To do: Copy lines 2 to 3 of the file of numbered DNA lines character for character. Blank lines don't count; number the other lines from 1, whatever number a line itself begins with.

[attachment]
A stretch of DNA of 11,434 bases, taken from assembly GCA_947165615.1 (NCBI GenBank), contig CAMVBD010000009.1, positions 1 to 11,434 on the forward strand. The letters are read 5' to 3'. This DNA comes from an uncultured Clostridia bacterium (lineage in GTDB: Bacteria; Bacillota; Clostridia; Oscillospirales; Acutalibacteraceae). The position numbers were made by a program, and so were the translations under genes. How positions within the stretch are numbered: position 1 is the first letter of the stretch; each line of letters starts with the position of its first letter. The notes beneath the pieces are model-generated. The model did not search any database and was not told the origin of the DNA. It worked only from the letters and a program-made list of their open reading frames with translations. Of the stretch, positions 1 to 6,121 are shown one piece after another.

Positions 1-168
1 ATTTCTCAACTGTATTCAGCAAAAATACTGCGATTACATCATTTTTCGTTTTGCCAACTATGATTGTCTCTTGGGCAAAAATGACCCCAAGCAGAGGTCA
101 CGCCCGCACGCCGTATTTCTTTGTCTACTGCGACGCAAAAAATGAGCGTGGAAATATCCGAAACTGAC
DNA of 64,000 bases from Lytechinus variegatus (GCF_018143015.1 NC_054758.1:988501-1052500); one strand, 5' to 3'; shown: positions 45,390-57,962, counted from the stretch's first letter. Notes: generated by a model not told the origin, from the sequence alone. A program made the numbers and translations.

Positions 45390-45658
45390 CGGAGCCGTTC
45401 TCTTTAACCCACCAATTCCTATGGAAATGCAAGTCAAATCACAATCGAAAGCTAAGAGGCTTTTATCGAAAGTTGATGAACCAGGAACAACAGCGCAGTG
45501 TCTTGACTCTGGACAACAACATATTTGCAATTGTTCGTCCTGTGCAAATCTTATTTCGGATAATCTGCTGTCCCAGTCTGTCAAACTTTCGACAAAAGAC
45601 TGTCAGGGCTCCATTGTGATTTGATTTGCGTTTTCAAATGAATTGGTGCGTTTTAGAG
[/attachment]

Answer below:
Positions 1-168
1 ATTTCTCAACTGTATTCAGCAAAAATACTGCGATTACATCATTTTTCGTTTTGCCAACTATGATTGTCTCTTGGGCAAAAATGACCCCAAGCAGAGGTCA